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Poly-phase Induction generator

  1. Apr 9, 2015 #1
    What will happen if the rotor is made to rotate at double the synchronous speed i.e slip becomes less than -1. I have never seen any diagram showing torque slip curve with slip less than -1.
     
  2. jcsd
  3. Apr 9, 2015 #2
    At what speed does the rotor operate under normal conditions?
     
  4. Apr 10, 2015 #3
    normally induction motor is used in motoring mode and thus speed of rotor is less than synchronous speed.

    when we want to use induction machine as an induction generator or say use it in generating mode then rotor speed should be more than the synchronous speed.
    But I don"t know how the induction machine will behave if rotor speed is kept more than twice the synchronous speed.

    http://electricalstudy.net/lesson/poly-phase-induction-generator-or-asynchronous-generator-2/ [Broken]
     
    Last edited by a moderator: May 7, 2017
  5. Apr 10, 2015 #4
    speed control of induction motor can be studied from the following link:

    http://electricalstudy.net/lesson/speed-control-of-poly-phase-induction-motor/ [Broken]

    motoring, generating and breaking action and their curve can be studied from the following link:

    http://electricalstudy.net/lesson/torque-slip-character-sticks/ [Broken]

    But there is not much mention of the part of the curve in generating mode with rotor speed above double the synchronous speed. will there be any breaking action in that part. How will the machine behave??
     
    Last edited by a moderator: May 7, 2017
  6. Apr 10, 2015 #5

    jim hardy

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  7. Apr 11, 2015 #6
    Thanks for the reply
     
  8. Apr 11, 2015 #7
    for reference see the character-stick curve on the 4th figure of the page displayed by the following link:
    http://electricalstudy.net/lesson/torque-slip-character-sticks/ [Broken]
    Why the portion of curve with speed above twice the synchronous speed not been shown in generating action?
    Will there be something similar to braking that will take place here as this part of the curve is mirror image of that part.
     
    Last edited by a moderator: May 7, 2017
  9. Apr 11, 2015 #8

    jim hardy

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    here's what they said at your link:
    The case they considered was reversing the applied field while rotor is still spinning from motor's having been recently being run forward.. Same thing i proposed, throw the reversing switch while it's running....
    For that case you couldn't get slip>2.

    Look at the formula they derived


    upload_2015-4-11_20-8-59.png

    I don't see slip limited to 2.

    Torque continues to fall off because rotor frequency continues to increase , so rotor reactance x2 still limits rotor current.

    For me it would be counter-intuitive to expect some discontinuity to appear. Rotor is just a coil.

    What do you think ?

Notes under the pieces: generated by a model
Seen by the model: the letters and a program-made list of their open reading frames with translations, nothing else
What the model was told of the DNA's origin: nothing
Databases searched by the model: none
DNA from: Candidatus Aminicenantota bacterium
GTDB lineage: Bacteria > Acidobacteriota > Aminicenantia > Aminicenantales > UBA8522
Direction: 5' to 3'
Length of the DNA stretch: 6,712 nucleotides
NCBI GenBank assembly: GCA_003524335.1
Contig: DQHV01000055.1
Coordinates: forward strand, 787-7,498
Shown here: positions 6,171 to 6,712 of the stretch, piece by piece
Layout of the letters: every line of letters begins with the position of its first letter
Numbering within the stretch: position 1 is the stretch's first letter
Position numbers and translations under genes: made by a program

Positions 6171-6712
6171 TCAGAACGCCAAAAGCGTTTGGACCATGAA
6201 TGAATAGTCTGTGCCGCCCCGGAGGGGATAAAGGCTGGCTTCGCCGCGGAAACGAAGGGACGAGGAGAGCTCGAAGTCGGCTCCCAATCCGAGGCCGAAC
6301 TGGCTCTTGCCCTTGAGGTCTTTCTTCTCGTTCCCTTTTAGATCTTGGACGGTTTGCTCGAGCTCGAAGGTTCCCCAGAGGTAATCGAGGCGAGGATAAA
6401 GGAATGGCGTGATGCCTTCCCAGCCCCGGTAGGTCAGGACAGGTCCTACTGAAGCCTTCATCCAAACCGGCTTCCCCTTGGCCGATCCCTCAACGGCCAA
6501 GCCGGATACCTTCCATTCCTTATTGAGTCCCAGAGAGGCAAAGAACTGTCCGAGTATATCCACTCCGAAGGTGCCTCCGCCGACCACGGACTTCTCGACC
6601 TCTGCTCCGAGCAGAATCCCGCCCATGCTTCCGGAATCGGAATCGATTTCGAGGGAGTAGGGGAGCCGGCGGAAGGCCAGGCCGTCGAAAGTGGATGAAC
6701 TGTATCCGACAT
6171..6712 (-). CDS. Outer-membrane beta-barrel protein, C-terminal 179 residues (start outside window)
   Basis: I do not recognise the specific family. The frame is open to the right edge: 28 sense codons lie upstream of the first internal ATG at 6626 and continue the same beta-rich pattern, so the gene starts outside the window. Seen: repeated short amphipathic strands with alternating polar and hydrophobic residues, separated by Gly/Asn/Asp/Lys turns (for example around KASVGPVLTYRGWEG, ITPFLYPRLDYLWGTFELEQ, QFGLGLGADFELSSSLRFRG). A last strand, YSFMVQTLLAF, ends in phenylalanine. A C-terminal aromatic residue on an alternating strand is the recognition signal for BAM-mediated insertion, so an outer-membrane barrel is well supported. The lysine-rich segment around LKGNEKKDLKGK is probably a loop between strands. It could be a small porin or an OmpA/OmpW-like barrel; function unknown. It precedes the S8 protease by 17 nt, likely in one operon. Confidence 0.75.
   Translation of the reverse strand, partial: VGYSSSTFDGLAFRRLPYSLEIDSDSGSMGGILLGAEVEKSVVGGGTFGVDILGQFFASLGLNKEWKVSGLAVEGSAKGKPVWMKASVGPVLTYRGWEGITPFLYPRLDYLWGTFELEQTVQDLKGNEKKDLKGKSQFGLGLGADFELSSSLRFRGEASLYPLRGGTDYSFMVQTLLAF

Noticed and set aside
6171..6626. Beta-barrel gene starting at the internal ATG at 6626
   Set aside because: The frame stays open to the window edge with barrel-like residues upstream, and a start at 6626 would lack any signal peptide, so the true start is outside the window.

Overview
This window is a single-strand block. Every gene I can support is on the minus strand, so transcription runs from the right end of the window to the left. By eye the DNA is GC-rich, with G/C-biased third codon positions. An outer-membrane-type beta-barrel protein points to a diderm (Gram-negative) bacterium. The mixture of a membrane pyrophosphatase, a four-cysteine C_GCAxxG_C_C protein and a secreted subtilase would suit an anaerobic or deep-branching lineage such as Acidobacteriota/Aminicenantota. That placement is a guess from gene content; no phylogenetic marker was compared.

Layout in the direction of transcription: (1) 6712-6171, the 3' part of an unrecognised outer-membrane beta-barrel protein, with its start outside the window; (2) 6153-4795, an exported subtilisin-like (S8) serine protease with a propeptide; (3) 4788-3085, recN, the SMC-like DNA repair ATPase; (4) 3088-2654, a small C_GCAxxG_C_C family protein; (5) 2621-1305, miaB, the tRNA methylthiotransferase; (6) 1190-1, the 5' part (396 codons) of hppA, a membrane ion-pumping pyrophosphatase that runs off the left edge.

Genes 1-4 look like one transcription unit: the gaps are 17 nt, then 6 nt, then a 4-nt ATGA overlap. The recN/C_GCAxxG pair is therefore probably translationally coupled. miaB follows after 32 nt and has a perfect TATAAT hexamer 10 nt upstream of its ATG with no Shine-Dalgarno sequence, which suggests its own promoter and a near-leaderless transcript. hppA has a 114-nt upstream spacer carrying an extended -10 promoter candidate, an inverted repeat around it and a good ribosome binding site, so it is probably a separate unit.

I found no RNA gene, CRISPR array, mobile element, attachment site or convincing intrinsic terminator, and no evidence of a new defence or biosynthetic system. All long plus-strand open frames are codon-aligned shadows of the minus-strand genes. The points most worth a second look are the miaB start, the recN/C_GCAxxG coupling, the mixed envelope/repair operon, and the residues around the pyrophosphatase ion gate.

old jim
     
  10. Apr 12, 2015 #9
    yes, I believe you are right about the braking mode.

    But I want to ask about generating mode. Will there be some action similar to braking action in slip between -1 to -2 as this part of the curve is mirror image of the part with slip between 1 to 2 (braking action). Probably nothing should happen as such.

    I also want to know that can we take the slip to any negative value say -3 or even -4 (theoretically) as we can make the rotor to rotate at 4 to 5 times the synchronous speed in direction of the rotating magnetic field.

    For reference see the link mentioned below:
    http://electricalstudy.net/lesson/poly-phase-induction-generator-or-asynchronous-generator-2/ [Broken]
     
    Last edited by a moderator: May 7, 2017
  11. Apr 12, 2015 #10

    jim hardy

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    It might be helpful to imagine yourself very small and riding on the surface of the rotor with a magnetometer.
    Torque reverses when slip changes sign. That's the RPM where your magnetometer would show flux reversing its direction of apparent motion, ie North ceases to overtake you and you commence to overtake North, passing it once per slip cycle.
    The only place where slip changes sign is at zero slip, ie synchronous speed.
    So torque ought to asymptotically approach zero. Well, discounting friction and windage. Make that electromagnetic torque .


    Why not ?
    Caveat: I would be very nervous around an 1800 RPM rotor that's oversped to 9,000 RPM. Centrifugal force is 25X design , so i'd want a stout "Scatter Shield" around it.
    As a kid i oversped a bronze fan blade assembly.
    Chunks of it buried themselves in the hardwood floor and walls, and chopped up some furniture. Miraculously they all missed my buddy and me.
     
  12. Apr 12, 2015 #11
    Thanks for the reply.....now i completely understand it. similar description has been given in the explanation of
    http://electricalstudy.net/lesson/poly-phase-induction-generator-or-asynchronous-generator-2/ [Broken]
    where it has been discussed about looking from the view point of rotor conductor.
     
    Last edited by a moderator: May 7, 2017
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